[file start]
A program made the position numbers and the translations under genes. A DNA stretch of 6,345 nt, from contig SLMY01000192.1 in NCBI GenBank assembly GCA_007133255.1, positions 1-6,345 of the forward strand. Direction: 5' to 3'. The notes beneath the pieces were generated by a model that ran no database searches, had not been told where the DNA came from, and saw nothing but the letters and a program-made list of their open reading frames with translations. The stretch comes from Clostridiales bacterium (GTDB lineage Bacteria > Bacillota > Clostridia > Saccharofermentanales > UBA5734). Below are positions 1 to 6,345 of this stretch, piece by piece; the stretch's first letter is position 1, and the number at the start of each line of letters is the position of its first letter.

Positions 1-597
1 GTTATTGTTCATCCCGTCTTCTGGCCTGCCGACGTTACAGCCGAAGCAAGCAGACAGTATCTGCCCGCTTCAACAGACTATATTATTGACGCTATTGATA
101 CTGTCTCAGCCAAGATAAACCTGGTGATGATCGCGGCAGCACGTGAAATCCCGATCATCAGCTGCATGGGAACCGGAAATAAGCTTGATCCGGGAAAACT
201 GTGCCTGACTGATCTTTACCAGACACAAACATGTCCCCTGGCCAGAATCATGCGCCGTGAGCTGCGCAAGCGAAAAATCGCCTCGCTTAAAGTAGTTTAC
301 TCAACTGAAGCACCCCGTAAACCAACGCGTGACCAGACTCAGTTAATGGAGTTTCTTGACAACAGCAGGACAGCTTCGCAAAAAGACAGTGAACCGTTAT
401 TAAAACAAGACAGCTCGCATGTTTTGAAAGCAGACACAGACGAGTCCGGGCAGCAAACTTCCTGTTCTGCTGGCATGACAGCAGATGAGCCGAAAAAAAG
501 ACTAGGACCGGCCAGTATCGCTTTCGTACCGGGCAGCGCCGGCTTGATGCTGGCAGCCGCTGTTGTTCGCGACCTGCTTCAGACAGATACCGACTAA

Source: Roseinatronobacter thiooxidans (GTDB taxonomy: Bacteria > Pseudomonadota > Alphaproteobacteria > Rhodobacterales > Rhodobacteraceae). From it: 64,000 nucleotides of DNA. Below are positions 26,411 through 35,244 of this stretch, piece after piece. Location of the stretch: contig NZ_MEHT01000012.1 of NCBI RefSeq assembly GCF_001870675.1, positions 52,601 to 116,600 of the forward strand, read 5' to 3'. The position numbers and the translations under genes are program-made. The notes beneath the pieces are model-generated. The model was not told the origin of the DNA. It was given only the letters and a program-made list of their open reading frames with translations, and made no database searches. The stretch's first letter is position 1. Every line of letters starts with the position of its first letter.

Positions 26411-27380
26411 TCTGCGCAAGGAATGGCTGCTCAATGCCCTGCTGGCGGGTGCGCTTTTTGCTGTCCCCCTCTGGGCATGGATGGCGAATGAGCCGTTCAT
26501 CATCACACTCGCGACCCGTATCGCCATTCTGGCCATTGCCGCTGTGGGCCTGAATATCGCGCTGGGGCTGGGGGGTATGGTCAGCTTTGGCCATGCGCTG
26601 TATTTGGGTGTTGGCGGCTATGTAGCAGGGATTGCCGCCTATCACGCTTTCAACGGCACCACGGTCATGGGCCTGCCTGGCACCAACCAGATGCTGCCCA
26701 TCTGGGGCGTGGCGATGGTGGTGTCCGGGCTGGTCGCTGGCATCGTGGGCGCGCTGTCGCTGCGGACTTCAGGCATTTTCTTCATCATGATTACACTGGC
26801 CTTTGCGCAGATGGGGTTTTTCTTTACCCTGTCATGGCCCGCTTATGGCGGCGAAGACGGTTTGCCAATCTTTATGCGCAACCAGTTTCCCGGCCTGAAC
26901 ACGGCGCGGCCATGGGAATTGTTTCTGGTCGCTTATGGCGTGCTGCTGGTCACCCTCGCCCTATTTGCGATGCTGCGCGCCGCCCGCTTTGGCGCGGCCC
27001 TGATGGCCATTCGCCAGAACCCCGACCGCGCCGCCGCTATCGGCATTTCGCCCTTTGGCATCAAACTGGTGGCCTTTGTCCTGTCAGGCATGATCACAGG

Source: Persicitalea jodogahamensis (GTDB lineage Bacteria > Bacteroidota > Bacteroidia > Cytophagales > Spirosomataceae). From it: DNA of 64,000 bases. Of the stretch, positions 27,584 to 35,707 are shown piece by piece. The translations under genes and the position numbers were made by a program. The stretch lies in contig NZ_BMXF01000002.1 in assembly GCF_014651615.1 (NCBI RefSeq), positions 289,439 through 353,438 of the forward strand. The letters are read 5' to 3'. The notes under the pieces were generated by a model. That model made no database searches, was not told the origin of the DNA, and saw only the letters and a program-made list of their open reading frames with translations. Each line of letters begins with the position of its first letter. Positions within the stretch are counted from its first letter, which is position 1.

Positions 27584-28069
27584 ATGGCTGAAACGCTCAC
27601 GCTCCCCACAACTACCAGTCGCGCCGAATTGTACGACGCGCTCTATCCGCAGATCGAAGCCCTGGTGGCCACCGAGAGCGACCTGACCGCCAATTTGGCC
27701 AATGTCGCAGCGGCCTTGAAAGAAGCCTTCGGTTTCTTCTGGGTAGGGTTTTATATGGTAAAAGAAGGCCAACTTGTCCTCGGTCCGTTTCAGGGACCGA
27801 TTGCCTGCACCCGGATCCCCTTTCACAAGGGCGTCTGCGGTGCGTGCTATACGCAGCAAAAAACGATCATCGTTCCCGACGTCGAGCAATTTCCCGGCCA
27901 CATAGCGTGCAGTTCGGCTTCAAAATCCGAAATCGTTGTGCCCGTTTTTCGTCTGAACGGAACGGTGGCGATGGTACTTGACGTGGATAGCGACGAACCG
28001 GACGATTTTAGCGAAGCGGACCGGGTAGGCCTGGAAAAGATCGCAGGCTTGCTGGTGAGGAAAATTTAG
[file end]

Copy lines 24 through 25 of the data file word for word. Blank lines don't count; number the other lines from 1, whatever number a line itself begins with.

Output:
27901 CATAGCGTGCAGTTCGGCTTCAAAATCCGAAATCGTTGTGCCCGTTTTTCGTCTGAACGGAACGGTGGCGATGGTACTTGACGTGGATAGCGACGAACCG
28001 GACGATTTTAGCGAAGCGGACCGGGTAGGCCTGGAAAAGATCGCAGGCTTGCTGGTGAGGAAAATTTAG